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PLoS One, 2013; 8(11): e80143, PMID: 24260349

Whole-Body Vibrations Do Not Elevate the Angiogenic Stimulus when Applied during Resistance Exercise.

Jahr: 2013

Beijer A, Rosenberger A, Bolck B, Suhr F, Rittweger J, Bloch W
German Aerospace Center, Institute of Aerospace Medicine and Space Physiology, Cologne, Germany ; German Sport University Cologne, Department of Molecular and Cellular Sport Medicine, Cologne, Germany.

Abstract

Knowledge about biological factors involved in exercise-induced angiogenesis is to date still scanty. The present study aimed to investigate the angiogenic stimulus of resistance exercise with and without superimposed whole-body vibrations. Responses to the exercise regimen before and after a 6-week training intervention were investigated in twenty-six healthy male subjects. Serum was collected at the initial and final exercise sessions and circulating levels of matrix metalloproteinases (MMP) -2 and -9, Vascular Endothelial Growth Factor (VEGF) and endostatin were determined via ELISA. Furthermore, we studied the proliferative effect of serum-treated human umbilical vein endothelial cells in vitro via BrdU-incorporation assay. It was found that circulating MMP-2, MMP-9, VEGF and endostatin levels were significantly elevated (P<0.001) from resting levels after both exercise interventions, with higher post-exercise VEGF concentrations in the resistance exercise (RE) group compared to the resistive vibration exercise (RVE) group. Moreover, RE provoked increased endothelial cell proliferation in vitro and higher post-exercise circulating endostatin concentrations after 6 weeks of training. These effects were elusive in the RVE group. The present findings suggest that resistance exercise leads to a transient rise in circulating angiogenic factors and superimposing vibrations to this exercise type might not further trigger a potential signaling of angiogenic stimulation in skeletal muscle.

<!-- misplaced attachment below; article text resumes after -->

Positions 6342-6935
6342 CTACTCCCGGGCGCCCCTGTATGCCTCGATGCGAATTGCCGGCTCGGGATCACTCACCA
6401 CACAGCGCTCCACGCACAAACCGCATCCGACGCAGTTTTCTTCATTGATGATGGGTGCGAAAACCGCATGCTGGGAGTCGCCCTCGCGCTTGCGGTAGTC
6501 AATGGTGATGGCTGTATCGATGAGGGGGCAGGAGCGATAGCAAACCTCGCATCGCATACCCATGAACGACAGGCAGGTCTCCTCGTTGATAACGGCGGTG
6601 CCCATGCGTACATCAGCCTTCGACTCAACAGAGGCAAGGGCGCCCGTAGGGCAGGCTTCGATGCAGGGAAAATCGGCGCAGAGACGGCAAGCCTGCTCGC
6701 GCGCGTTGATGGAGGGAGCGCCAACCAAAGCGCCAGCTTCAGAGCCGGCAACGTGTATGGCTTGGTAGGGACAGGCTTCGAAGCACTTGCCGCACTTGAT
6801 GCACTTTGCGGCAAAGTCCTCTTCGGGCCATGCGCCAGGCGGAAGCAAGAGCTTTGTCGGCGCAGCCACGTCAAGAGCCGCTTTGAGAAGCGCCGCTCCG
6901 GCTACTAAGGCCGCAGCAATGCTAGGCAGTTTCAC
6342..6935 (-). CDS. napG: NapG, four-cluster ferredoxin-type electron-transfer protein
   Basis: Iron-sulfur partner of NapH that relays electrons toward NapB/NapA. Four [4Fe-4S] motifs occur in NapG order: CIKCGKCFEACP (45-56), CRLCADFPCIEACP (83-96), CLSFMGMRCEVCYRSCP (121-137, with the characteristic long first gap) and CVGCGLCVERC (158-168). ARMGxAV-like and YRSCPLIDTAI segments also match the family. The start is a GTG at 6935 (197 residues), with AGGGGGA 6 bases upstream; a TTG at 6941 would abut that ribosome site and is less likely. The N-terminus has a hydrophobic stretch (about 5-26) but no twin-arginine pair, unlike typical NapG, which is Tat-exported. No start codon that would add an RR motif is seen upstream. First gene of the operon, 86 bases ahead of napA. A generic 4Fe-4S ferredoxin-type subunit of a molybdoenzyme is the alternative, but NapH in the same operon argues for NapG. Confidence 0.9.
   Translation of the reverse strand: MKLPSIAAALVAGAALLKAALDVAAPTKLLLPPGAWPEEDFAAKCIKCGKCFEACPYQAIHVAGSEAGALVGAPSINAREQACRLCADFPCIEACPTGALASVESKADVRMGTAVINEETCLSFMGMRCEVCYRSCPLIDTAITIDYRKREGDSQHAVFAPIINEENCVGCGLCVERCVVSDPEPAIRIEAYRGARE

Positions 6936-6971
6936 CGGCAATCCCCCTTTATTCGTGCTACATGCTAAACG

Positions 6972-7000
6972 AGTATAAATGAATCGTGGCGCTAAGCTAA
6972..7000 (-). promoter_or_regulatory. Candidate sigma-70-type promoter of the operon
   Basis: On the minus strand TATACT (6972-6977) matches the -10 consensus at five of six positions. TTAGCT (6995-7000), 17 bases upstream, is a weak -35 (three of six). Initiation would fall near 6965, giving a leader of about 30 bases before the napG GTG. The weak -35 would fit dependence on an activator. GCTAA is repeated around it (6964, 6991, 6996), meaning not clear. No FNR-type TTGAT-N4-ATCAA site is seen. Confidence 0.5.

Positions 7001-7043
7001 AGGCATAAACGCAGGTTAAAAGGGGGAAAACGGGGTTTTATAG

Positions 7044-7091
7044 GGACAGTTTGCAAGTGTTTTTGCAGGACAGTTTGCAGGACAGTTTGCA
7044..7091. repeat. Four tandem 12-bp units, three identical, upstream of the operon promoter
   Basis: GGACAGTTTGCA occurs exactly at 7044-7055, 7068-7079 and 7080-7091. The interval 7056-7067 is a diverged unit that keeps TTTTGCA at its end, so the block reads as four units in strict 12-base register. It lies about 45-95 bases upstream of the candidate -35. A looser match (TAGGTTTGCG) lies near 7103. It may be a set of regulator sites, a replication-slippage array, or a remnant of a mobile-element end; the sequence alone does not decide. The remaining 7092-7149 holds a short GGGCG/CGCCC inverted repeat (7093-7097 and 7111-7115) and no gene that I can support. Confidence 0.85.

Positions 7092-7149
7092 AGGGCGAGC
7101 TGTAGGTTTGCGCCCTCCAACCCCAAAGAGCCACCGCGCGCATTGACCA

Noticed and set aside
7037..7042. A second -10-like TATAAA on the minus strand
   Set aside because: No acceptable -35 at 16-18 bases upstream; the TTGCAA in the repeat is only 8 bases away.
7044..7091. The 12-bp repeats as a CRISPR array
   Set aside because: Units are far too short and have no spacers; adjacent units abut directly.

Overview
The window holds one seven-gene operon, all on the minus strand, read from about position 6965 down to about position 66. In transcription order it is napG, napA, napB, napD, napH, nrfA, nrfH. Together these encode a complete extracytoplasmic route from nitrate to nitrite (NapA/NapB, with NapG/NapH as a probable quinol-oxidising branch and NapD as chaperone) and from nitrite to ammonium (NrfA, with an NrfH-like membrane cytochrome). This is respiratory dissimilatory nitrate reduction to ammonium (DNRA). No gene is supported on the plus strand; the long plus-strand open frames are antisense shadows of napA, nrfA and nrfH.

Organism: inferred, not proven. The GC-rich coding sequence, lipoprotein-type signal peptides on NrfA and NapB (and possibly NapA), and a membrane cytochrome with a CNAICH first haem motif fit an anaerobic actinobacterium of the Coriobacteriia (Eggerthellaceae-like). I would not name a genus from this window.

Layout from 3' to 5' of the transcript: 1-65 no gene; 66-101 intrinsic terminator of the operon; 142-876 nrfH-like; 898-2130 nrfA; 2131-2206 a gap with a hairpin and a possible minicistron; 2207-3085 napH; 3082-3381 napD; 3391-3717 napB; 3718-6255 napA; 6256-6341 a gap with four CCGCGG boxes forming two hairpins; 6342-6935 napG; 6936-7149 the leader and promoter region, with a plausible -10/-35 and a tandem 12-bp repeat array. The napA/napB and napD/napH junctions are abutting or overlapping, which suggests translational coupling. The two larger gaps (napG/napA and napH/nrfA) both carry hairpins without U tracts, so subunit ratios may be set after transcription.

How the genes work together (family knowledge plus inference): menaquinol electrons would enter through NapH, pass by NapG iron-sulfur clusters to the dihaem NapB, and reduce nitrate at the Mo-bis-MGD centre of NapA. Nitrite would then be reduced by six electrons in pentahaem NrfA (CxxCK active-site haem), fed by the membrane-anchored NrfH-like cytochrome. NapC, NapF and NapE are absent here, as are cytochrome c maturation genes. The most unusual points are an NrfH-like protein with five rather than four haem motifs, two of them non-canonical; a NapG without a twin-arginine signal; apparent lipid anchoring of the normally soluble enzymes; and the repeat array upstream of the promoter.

Schlagworte: 40Hz Study
GID: 3416; Letzte Änderung: 08.01.2014